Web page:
Please use this identifier to cite or link to this item: http://hdl.handle.net/11054/1790
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dc.contributorMoran, J.en_US
dc.contributorSantamaria, J.en_US
dc.contributorDuke, G.en_US
dc.date.accessioned2021-10-04T04:03:28Z-
dc.date.available2021-10-04T04:03:28Z-
dc.date.issued2021-
dc.identifier.govdoc01744en_US
dc.identifier.urihttp://hdl.handle.net/11054/1790-
dc.descriptionIncludes BHS dataen_US
dc.description.abstractBackground: Mortality modelling in the critical care paradigm traditionally uses logistic regression, despite the availability of estimators commonly used in alternate disciplines. Little attention has been paid to covariate endogeneity and the status of non-randomized treatment assignment. Using a large registry database, various binary outcome modelling strategies and methods to account for covariate endogeneity were explored. Methods: Patient mortality data was sourced from the Australian & New Zealand Intensive Society Adult Patient Database for 2016. Hospital mortality was modelled using logistic, probit and linear probability (LPM) models with intensive care (ICU) providers as fixed (FE) and random (RE) effects. Model comparison entailed indices of discrimination and calibration, information criteria (AIC and BIC) and binned residual analysis. Suspect covariate and ventilation treatment assignment endogeneity was identified by correlation between predictor variable and hospital mortality error terms, using the Stata™ "eprobit" estimator. Marginal effects were used to demonstrate effect estimate differences between probit and "eprobit" models. Results: The cohort comprised 92,693 patients from 124 intensive care units (ICU) in calendar year 2016. Patients mean age was 61.8 (SD 17.5) years, 41.6% were female and APACHE III severity of illness score 54.5(25.6); 43.7% were ventilated. Of the models considered in predicting hospital mortality, logistic regression (with or without ICU FE) and RE logistic regression dominated, more so the latter using information criteria indices. The LPM suffered from many predictions outside the unit [0,1] interval and both poor discrimination and calibration. Error terms of hospital length of stay, an independent risk of death score and ventilation status were correlated with the mortality error term. Marked differences in the ventilation mortality marginal effect was demonstrated between the probit and the "eprobit" models which were scenario dependent. Endogeneity was not demonstrated for the APACHE III score. Conclusions: Logistic regression accounting for provider effects was the preferred estimator for hospital mortality modelling. Endogeneity of covariates and treatment variables may be identified using appropriate modelling, but failure to do so yields problematic effect estimates.en_US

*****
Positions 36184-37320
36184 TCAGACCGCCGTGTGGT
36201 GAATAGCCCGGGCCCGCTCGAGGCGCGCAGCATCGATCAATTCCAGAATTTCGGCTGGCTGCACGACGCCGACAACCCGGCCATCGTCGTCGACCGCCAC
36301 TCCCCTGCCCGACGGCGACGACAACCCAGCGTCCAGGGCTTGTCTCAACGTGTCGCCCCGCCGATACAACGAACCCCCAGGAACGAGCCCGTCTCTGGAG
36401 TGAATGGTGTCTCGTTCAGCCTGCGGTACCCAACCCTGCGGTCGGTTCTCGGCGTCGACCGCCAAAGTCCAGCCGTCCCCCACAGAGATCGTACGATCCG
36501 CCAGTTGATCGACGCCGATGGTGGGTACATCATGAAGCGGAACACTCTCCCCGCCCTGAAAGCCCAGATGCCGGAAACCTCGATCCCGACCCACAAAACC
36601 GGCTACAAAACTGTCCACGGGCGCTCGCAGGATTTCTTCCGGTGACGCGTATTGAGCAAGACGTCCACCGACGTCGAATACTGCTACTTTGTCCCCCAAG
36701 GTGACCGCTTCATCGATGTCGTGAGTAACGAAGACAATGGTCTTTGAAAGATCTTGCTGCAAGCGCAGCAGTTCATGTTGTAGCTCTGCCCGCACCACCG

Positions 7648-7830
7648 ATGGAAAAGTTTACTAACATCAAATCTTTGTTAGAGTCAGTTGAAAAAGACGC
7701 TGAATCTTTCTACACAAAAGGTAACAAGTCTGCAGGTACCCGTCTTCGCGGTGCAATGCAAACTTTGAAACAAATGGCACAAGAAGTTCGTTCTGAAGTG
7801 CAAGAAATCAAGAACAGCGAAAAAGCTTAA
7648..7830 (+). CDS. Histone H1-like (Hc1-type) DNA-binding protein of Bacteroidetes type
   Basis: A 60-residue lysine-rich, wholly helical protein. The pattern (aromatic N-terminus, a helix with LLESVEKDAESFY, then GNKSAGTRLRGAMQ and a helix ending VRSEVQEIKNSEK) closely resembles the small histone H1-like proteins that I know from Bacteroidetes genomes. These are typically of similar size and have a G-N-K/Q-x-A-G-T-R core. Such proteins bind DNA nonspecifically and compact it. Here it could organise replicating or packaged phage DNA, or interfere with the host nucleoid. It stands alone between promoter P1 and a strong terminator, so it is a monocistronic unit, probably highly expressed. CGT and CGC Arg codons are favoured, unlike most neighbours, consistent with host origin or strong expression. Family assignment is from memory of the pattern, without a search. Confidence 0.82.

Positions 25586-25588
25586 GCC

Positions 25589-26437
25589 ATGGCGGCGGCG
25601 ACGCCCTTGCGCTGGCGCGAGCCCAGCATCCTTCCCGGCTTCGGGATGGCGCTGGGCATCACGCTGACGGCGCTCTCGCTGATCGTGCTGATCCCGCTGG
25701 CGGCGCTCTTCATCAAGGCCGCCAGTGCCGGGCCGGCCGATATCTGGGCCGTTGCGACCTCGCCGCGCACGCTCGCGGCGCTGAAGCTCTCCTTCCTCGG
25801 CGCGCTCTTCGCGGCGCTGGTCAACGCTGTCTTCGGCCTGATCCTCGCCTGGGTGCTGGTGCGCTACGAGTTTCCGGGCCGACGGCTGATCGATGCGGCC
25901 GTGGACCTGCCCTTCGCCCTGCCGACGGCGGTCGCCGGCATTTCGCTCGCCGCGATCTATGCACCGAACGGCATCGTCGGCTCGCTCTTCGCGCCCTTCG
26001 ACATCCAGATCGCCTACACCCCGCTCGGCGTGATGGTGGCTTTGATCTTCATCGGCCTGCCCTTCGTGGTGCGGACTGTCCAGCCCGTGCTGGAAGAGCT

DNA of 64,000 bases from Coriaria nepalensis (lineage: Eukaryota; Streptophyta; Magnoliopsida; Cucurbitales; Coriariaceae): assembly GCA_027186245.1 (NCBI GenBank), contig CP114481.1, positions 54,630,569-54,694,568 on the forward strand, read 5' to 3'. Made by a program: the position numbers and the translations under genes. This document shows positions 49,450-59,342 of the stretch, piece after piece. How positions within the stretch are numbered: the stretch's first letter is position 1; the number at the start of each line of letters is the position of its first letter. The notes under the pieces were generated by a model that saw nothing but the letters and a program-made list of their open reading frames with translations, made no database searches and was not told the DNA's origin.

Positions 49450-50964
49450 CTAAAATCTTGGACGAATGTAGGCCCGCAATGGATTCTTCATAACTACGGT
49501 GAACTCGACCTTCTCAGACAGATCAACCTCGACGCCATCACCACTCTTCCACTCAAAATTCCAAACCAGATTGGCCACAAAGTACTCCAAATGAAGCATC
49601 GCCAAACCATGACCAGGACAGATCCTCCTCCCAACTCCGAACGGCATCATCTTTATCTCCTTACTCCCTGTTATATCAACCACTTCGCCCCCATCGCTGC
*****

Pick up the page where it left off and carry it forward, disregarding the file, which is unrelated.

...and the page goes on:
dc.description.provenanceSubmitted by Gemma Siemensma (gemmas@bhs.org.au) on 2021-08-20T05:27:24Z No. of bitstreams: 0en
dc.description.provenanceApproved for entry into archive by Gemma Siemensma (gemmas@bhs.org.au) on 2021-10-04T04:03:28Z (GMT) No. of bitstreams: 0en
dc.description.provenanceMade available in DSpace on 2021-10-04T04:03:28Z (GMT). No. of bitstreams: 0 Previous issue date: 2021en
dc.titleModelling hospital outcome: problems with endogeneity.en_US
dc.typeJournal Articleen_US
dc.type.specifiedArticleen_US
dc.contributor.corpauthorThe Australian & New Zealand Intensive Care Society (ANZICS) Centre for Outcomes & Resource Evaluation (CORE)en_US
dc.bibliographicCitation.titleBMC Medical Research Methodologyen_US
dc.bibliographicCitation.volume21en_US
dc.bibliographicCitation.stpage124en_US
dc.subject.healththesaurusCALIBRATIONen_US
dc.subject.healththesaurusENDOGENEITYen_US
dc.subject.healththesaurusLINEAR PROBABILITY MODELen_US
dc.subject.healththesaurusLOGITen_US
dc.subject.healththesaurusMARGINAL EFECTSen_US
dc.subject.healththesaurusOUTCOME ANALYSISen_US
dc.subject.healththesaurusPROBITen_US
dc.identifier.doihttps://doi.org/10.1186/s12874-021-01251-8en_US
Appears in Collections:Research Output

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